Your hiring candidate pool must change to consider candidates that are outside banking, like retail, where they have done a great job training on the customer experience. The best universal banking associates aren’t always in banking. You can teach someone how to count money and be a banker, but you can’t teach somebody how to have great service skills. You can enhance the skills they already have and you can tailor them to fit your need at your FI. You can’t teach them how to be outgoing and have a conversation, so you have to look for the qualities you want your associates to have and train them to perform the essential job duties.
You also need to build the universal banker interview around those core competencies. You won’t be asking standard (and outdated!) questions like, what are you good at or what did your last manager say was an area you need to improve?
Think about creating behavioral and situational questions that can indicate how they will perform in your environment. Ask them questions such as, “Tell me about a time when (fill in the blank…”) so the candidates have to draw on their experience and to give a concrete example. As the hiring manager, you will see how they handle adverse situations and problem solving and get insight in to their customer service and sales skills in real life scenarios.
Training the Universal Staff
FIs do a great job facilitating operational and technology training that is fundamental to servicing the consumer. Unfortunately, typically it seems to end there. The next step should be focused on training on the experience because it’s not the field of dreams, build it and they will come to your pretty new branch. You have to attract consumers and be able to train your staff to deliver the experience. You will be instilling behaviors in to your associates and you will see immediate benefits. But the training doesn’t stop there. Its ongoing, and you have to invest in your associates and use every interaction as a teachable moment. Use it as positive reinforcement for when a staff member does the right thing or use it as an opportunity to demonstrate what the associate could have done to create a better interaction with the consumer.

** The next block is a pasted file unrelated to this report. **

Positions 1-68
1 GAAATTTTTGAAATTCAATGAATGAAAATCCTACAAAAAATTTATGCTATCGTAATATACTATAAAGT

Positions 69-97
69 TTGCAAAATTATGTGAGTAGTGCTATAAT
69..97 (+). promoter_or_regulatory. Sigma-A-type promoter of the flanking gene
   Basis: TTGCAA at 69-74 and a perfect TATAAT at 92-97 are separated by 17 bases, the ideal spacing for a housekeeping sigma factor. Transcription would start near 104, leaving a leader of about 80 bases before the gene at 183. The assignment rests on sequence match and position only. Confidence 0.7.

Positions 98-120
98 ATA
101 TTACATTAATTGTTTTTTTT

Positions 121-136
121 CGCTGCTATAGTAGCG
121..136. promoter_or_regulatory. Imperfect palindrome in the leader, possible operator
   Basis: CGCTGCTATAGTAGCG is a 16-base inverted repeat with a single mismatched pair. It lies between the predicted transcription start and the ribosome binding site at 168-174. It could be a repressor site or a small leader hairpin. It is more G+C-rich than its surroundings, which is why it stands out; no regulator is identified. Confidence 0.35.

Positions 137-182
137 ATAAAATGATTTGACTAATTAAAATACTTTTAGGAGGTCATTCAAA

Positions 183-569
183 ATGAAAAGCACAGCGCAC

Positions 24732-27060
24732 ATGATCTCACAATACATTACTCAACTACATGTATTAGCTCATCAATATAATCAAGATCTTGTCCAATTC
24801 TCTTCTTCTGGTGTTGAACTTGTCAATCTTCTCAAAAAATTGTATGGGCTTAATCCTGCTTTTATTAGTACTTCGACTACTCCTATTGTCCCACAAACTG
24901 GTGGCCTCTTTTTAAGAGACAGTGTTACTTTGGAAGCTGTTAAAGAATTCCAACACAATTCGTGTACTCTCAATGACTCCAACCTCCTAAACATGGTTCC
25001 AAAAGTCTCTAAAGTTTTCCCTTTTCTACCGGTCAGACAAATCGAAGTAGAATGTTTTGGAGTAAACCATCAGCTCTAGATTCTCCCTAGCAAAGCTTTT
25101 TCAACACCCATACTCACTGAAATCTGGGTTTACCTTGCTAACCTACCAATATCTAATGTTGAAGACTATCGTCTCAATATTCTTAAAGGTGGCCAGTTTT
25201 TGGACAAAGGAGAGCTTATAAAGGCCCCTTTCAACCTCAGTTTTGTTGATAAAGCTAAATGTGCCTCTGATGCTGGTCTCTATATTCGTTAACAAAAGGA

You must also modify your internal scorecard to be able to accurately gauge how the staff is performing. Service must be a key metric and institutions must invest in measuring and truly understanding the level of customer satisfaction. The cross selling metric is important to understand if the universal staff has been effective in deepening customer relationships. Using products per household is a good indicator of success and growth.
Technology Plays an Important Role
By using cash automation technology, like the cash recycler or dispenser, to enable the universal staff you can take the burden of cash handling off the universal banker so they can focus on their strengths of engaging the consumer. It allows the FI to search for the right candidates for their universal banker roles. Because the cash handling is automated, they no longer need to find the person who has balanced a cash drawer or has 20 years of experience managing a drawer and teller line. And this automation creates the perfect opportunity for customer engagement since the universal banker is no longer focused on counting cash, they are able to engage the customer creating a relationship building and cross-selling opportunity. Recyclers also provide increased security as they automate cash handling.
Cash is still king and there is still a need for transaction processing at the branch and self-service plays an important role in providing the customer options on how to complete their transactions. Think of how your local grocery store now offers the convenience of self-checkout for you to use when you only have a few items. But the store also still maintains the traditional checkout line for when you have a full cart or require assistance. The same is true when creating an in-branch environment that includes self-service. If the customer simply needs to withdraw cash, make a deposit or a payment, they can easily opt to use a self-service device. But, if they have a more complex set of transactions to make they can choose to see a universal banker.
How to Begin the Transformation
Hiring practices – Evaluate your current practices and determine if they are in line with the experience that you are trying to deliver or design? If they aren’t, define the type of associate that represents that vision and create a process to find that candidate.
Find the starting line - You know you need to do something, but are unsure how to prioritize and begin the process. To start, bring your C-level executives and representatives from the branch together for a strategy workshop to prioritize projects and investments.
Consult an expert – Utilize experts who can help you craft your unique transformation plan around who you are as an institution and how you want to deliver a customer experience that sets you apart. They can also help connect you to other people that can help with branch aesthetics and design, digital signage and technology.
For more information on the Maclean group visit their website at www.themacleangroup.com. To learn more about branch transformation technology, visit our transformation page.
About Sean Farrell
Sean has been in the business since 2003 and always aims to be an expert on whatever solutions QDS is providing. Sean has grown into a thought leader in the space through research and company growth. Sean holds strongly to his Christian faith and uses those principles to guide the business.